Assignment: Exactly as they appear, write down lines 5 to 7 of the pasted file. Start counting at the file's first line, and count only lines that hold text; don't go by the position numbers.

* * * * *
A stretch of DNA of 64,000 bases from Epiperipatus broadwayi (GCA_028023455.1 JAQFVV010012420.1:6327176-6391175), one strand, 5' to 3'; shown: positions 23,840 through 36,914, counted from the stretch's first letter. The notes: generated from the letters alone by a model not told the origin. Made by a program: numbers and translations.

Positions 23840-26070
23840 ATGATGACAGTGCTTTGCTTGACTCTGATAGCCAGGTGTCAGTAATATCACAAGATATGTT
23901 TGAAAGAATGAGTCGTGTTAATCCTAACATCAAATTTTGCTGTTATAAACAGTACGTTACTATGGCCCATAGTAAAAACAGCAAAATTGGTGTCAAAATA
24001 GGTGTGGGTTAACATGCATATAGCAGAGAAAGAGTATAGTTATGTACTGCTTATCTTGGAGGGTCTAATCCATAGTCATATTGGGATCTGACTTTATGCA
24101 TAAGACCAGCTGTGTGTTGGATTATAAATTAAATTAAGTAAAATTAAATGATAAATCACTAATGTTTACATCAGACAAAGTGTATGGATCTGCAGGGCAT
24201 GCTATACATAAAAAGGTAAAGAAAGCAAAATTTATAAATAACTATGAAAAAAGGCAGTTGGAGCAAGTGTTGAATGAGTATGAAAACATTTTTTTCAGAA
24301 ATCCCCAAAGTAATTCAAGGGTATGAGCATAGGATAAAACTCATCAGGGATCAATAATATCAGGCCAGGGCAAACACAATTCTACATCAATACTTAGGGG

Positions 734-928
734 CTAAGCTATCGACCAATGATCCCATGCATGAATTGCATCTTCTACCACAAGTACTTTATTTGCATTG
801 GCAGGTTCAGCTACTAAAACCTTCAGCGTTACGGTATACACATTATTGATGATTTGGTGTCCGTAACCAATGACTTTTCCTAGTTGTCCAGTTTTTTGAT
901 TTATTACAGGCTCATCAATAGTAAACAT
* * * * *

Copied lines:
24001 GGTGTGGGTTAACATGCATATAGCAGAGAAAGAGTATAGTTATGTACTGCTTATCTTGGAGGGTCTAATCCATAGTCATATTGGGATCTGACTTTATGCA
24101 TAAGACCAGCTGTGTGTTGGATTATAAATTAAATTAAGTAAAATTAAATGATAAATCACTAATGTTTACATCAGACAAAGTGTATGGATCTGCAGGGCAT
24201 GCTATACATAAAAAGGTAAAGAAAGCAAAATTTATAAATAACTATGAAAAAAGGCAGTTGGAGCAAGTGTTGAATGAGTATGAAAACATTTTTTTCAGAA